افغان ولسمشر حامد کرزي په کندوز کې د افغان خبريال سلطان محمد منادي وژنه په کلکه وغندله .
بي بي سي
د ولسمشرۍ له ماڼۍ نه په يوه خپره شوې خبرپاڼه کې د ارواښاد منادي وژل کېدل په افغانستان کې د ژونالېزم لپاره د حقايقو ضياع بلل شوې ده .
بل خوا د افغانستان د اطلاعاتو او کلتور وزارت هم د افغان خبريال سلطان منادي وژنه غندلې او په دې اړه يې د پلټنو غوښتنه کړې ده.
د خبريالانو له حقونو د دفاع يو شمېر ټولنو هم دغه پېښه غندلې ده او ټينگار يې کړى دى چې ناټو ځواکونو په خپلو عملياتو کې د افغان خبريال ژغورلو ته پام نه دى کړى .
منادي څنګه ووژل شو؟
د کندوز والي وايي تېره شپه بهرنيو ځواکونو د دغه ولايت په چهاردرې ولسوالۍ کې د نيويارک ټايمز تښتول شوي خبريال سټيفن فارل د خوشي کولو په موخه عمليات وکړل .
والي محمد عمر بي بي سي ته وويل چې د عملياتو په پايله کې د نيويارک ټايمز خبريال بهرنيو ځواکونو ورسره يووړ خو ژباړونکی سلطان منادي يې ووژل شو .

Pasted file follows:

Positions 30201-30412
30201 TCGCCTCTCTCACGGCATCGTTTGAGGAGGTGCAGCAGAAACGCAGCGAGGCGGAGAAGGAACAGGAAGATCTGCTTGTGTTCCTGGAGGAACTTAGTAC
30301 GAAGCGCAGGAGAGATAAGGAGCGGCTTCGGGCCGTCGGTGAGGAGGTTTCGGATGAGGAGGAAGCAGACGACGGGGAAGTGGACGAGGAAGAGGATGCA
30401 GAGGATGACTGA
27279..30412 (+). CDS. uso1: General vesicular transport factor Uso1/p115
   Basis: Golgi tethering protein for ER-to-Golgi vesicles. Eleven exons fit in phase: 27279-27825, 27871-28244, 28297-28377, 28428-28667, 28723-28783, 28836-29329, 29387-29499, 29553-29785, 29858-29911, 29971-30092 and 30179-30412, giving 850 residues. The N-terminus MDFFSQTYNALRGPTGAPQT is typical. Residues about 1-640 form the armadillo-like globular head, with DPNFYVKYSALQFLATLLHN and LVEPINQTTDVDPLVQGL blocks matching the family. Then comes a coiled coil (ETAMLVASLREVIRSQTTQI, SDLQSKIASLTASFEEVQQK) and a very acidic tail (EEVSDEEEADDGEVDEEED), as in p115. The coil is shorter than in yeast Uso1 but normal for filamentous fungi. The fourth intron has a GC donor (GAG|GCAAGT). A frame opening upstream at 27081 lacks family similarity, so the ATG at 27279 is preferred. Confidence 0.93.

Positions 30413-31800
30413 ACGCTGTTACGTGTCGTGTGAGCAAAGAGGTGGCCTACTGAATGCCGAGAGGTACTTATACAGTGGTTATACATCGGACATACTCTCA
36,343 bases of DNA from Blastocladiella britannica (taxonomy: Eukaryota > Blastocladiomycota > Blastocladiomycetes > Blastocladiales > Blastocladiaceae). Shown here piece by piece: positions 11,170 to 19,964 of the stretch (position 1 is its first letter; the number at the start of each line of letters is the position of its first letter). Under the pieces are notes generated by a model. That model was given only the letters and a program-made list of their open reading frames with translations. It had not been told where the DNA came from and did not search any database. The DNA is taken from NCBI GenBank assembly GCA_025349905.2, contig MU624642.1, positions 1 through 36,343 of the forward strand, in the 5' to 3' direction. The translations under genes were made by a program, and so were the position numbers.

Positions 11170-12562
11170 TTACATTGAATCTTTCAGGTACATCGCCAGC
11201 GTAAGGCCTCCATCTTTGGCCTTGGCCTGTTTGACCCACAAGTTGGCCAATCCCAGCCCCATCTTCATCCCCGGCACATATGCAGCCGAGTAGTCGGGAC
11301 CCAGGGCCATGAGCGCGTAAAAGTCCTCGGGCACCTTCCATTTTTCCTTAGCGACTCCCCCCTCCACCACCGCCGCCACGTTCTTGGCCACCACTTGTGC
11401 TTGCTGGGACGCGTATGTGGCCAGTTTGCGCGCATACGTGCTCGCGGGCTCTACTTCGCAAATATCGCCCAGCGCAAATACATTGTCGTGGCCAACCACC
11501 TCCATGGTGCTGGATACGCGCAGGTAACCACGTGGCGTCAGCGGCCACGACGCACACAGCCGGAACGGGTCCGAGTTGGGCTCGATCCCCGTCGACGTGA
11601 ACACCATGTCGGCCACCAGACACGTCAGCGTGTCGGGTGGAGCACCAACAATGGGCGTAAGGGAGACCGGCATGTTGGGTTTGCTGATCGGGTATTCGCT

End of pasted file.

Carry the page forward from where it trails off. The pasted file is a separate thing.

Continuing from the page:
د نيويارک ټايمز دغه خبريال له خپل افغان ژباړونکي سلطان سره يوځای د وږي پر 14 مه د کندوز له چهاردرې ولسوالۍ څخه وسله والو طالبانو وتښتول .
د نيويارک ټايمز دغه خبريال ويلي چې سلطان منادي له طالبانو سره په نښته کې د هغوی لخوا ووژل شو .
دغه خبريال چهاردرې ولسوالۍ ته د کندوز د بمبار د رپوټ جوړولو لپاره ورغلی و .
د صبح بخير افغانستان راديو مدير باري سلام بي بي سي پښتو وېبپاڼې ته وويل چې ښاغلي منادي له ٢٠٠٢ نه تر ٢٠٠٥پورې له نيويارک ټايمز سره کار کاوه، چې تر هغه وړاندې له سور صليب سره و .
ښاغلي سلام زياته کړه چې سلطان منادي شپږ مياشتې وړاندې جرمني ته د ماسټرۍ لپاره هم تللی و.
سلطان د صبح بخير افغانستان راديو د توليد برخې مشري هم پرغاړه درلوده .
د نيويارک ټايمز دغه خبريال تر خوشي کېدو وروسته ويلي چې د ناټو ځواکونو د ګڼو سرتېرو د عملياتو او جګړې په پايله کې د طالبانو له ولکې راخوشی شوی دی .
زه بهر يم، زه خوشی يم
نوموړي له خوشي کېدو وروسته د نيويارک ټايمز ورځپاڼې د بهرنيو خبرونو اېډېټر ته د تيلې فون پر کرښه ويلي چې : " زه بهر يم، زه خوشی شوم."
سټيفن فارل په ٢٠٠٤ کال کې هم په عراق کې تښتول شوی و، چې هغه مهال يې له يوې برتانوۍ ورځپاڼې سره کار کاوه .
ښاغلي فارل د نيويارک ټايمز دويم خبريال دی، چې په روان کال کې په افغانستان کې تښتول کېږي .
تر دې وړاندې د ډېوېډ رود په نامه خبريال له خپل افغان ملګري سره په پلازمېنه کابل کې تښتول شوی و .
که څه هم د کندوز چارواکو ويلي چې خبريال طالبانو تښتولی و، خو هغه وخت وسله والو طالبانو د خبريال د نادرکه کېدو په اړه بې خبري وښوده .
د چهاردرې ولسوال عبدالواحد عمرخېل هم منلې چې د نيويارک ټايمز برتانوي خبريال تېره شپه د يولړ عملياتو په ترڅ کې خوشی شوی دی .